8 Brutal Ways Militants Tortured Shahbaz Taseer During Captivity!

After a hilarious Twitter Q&A session where Shahbaz Taseer satisfied people’s curiosity about the time he spent in captivity, he opened up yesterday in an interview with the CNN to provide a bone-chilling and vivid account of what 5 years with extremist Islamic militants entailed for him. That he won hearts and garnered support globally, doesn’t need to be spelled out. His interview shares the tale of his remarkable bravery and resilience.

Here are 7 excruciating ways he was tortured, which prove that it is indeed a “personal victory (for him) to be alive”:

1. His fingernails were pulled out


Source: cnn.com

2. His mouth was sewn shut while he was starved for a week


Source: cnn.com

He starved for days on multiple occasions.

3. His back was carved open with blades

After carving his back open, the militants would cut out flesh from his back and throw salt on the open wounds.

cut flesh

Source: cnn.com

4. He was shot in the leg

dismal conditions

Source: cnn.com

5. He was lashed repeatedly

Shahbaz Taseer said that the torture started with repeated lashing with rubber whips. At times, it would go up to 200 lashes in a day.

Shahbaz Taseer 1

Source: ARY

6. He bled for 7 days at a stretch and was refused any sort of medication or help

The captors made “Hollywood style” videos during the torture for Shahbaz Taseer’s family, and the Pakistani government to watch.


Source: cnn.com

7. He also revealed that he was buried in the ground for days on multiple occasions;

shahbaz  taaseer 3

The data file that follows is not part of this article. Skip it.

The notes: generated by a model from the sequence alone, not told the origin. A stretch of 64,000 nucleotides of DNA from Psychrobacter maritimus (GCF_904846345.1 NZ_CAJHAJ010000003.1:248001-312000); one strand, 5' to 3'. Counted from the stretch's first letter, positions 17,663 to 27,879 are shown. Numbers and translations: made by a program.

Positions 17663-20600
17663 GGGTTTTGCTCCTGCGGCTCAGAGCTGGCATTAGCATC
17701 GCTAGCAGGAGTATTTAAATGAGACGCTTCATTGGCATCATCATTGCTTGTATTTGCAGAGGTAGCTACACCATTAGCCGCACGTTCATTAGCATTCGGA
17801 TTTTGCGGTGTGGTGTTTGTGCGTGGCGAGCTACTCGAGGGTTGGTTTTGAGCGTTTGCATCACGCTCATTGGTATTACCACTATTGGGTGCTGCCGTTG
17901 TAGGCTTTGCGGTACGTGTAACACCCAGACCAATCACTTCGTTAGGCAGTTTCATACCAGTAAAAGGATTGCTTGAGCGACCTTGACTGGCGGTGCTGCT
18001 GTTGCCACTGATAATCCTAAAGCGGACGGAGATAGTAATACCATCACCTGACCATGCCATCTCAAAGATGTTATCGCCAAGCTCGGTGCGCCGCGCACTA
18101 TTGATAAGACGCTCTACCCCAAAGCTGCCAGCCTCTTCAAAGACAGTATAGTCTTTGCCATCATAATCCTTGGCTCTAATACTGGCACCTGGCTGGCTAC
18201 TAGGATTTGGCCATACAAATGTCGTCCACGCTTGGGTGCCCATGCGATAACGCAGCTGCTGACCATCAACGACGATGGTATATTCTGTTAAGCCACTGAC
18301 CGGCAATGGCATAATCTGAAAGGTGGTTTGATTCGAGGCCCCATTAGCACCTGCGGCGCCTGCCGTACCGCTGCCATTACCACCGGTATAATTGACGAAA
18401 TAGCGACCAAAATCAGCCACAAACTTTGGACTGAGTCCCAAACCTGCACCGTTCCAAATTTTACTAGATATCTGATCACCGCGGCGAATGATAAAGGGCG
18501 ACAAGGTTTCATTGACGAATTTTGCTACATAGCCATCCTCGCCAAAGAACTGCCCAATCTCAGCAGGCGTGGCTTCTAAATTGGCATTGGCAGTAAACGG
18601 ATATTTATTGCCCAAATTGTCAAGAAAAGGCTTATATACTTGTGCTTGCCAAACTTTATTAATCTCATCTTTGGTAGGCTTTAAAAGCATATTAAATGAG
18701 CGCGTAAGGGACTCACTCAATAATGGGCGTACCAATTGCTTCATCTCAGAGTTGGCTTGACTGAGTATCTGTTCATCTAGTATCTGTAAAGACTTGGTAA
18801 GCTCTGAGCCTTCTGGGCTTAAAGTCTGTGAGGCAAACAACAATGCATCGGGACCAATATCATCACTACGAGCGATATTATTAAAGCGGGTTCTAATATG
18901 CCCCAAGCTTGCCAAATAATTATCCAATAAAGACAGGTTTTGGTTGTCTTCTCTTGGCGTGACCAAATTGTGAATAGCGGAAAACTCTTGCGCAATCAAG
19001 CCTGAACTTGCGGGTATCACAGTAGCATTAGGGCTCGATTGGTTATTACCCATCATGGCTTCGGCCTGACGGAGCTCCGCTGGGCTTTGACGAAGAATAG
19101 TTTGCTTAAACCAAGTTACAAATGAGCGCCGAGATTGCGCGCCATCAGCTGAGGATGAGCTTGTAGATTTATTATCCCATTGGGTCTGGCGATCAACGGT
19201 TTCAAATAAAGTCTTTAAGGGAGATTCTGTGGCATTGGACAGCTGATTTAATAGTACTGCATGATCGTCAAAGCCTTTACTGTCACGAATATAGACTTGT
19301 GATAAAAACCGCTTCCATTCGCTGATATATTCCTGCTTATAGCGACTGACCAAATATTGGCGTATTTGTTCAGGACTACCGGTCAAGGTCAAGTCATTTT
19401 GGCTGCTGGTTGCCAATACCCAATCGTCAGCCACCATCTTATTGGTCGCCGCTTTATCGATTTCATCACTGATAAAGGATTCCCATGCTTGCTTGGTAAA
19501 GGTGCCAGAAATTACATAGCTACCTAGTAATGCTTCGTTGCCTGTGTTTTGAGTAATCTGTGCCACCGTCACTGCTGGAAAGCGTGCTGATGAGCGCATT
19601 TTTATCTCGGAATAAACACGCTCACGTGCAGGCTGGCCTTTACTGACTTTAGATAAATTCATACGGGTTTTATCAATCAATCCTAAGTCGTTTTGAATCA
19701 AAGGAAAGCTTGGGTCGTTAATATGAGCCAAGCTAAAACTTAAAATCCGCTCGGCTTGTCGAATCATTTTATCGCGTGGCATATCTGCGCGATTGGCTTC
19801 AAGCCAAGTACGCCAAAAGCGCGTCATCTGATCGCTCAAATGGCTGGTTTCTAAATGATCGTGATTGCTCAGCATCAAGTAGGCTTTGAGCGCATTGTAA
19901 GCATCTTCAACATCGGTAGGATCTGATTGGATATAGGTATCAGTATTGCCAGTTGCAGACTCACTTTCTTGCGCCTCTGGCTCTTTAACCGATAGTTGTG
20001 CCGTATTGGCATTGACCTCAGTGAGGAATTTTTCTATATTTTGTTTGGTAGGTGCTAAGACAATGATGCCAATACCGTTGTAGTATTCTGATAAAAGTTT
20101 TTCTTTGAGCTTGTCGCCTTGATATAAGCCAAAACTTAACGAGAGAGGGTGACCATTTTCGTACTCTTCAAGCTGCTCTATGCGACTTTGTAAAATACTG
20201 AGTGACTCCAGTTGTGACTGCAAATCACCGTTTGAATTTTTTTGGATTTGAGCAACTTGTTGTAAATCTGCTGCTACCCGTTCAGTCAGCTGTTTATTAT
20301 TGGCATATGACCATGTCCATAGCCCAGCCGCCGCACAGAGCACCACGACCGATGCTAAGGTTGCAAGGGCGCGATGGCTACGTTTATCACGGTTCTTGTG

Source: www.shutterstock.com

8. Honeybees were placed on his face so that he may not be recognized by anyone


Source: cnn.com

 Taseer also revealed that he was kidnapped by the Islamic Movement of Uzbekistan, which initially came under the umbrella of the Afghan Taliban but later detached itself to become a separate extremist group.

Here’s what the Twitterati had to say about Shahbaz Taseer’s interview:


Taseer’s is a harrowing tale of survival. To keep resilient and unflinching in the face of such excruciating pain, and to stay faithful to your country despite its failure to protect you, is not something every person is capable of. His accounts of how he used to find solace in his mother’s voice when the kidnappers would call her for ransom are tear-jerking, to say the least.

His interview puts the failings of the Pakistani government into focus; its failure to protect its people, and its failure to obliterate, or at least curb, the extremist groups that practice terrorism freely without fear of authorities.

To borrow a few sentences from the hero himself, “You spend four and a half years thinking you will never see the people you love. The faces that you love fade away…”.

This could’ve been you, or me. We could’ve survived, but there are higher chances that we wouldn’t have, either.

Is the government doing enough? Is it doing anything at all?


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